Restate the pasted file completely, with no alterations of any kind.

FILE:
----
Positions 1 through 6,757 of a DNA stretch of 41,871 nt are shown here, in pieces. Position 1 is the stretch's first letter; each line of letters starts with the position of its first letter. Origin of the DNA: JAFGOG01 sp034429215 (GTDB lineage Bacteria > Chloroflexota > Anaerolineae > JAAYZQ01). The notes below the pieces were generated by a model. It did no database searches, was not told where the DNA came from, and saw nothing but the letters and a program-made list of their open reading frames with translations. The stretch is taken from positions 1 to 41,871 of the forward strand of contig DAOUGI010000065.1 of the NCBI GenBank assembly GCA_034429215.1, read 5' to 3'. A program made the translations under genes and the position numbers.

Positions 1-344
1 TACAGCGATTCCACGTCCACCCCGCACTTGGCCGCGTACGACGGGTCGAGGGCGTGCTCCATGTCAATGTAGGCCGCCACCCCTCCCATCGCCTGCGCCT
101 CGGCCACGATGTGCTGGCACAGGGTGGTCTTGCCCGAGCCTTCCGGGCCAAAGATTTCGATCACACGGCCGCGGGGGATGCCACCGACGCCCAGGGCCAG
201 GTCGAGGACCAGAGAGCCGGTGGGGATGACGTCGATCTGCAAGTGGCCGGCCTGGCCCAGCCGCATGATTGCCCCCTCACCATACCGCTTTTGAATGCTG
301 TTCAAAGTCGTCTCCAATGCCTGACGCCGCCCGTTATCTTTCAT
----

Positions 1 through 6,757 of a DNA stretch of 41,871 nt are shown here, in pieces. Position 1 is the stretch's first letter; each line of letters starts with the position of its first letter. Origin of the DNA: JAFGOG01 sp034429215 (GTDB lineage Bacteria > Chloroflexota > Anaerolineae > JAAYZQ01). The notes below the pieces were generated by a model. It did no database searches, was not told where the DNA came from, and saw nothing but the letters and a program-made list of their open reading frames with translations. The stretch is taken from positions 1 to 41,871 of the forward strand of contig DAOUGI010000065.1 of the NCBI GenBank assembly GCA_034429215.1, read 5' to 3'. A program made the translations under genes and the position numbers.

Positions 1-344
1 TACAGCGATTCCACGTCCACCCCGCACTTGGCCGCGTACGACGGGTCGAGGGCGTGCTCCATGTCAATGTAGGCCGCCACCCCTCCCATCGCCTGCGCCT
101 CGGCCACGATGTGCTGGCACAGGGTGGTCTTGCCCGAGCCTTCCGGGCCAAAGATTTCGATCACACGGCCGCGGGGGATGCCACCGACGCCCAGGGCCAG
201 GTCGAGGACCAGAGAGCCGGTGGGGATGACGTCGATCTGCAAGTGGCCGGCCTGGCCCAGCCGCATGATTGCCCCCTCACCATACCGCTTTTGAATGCTG
301 TTCAAAGTCGTCTCCAATGCCTGACGCCGCCCGTTATCTTTCAT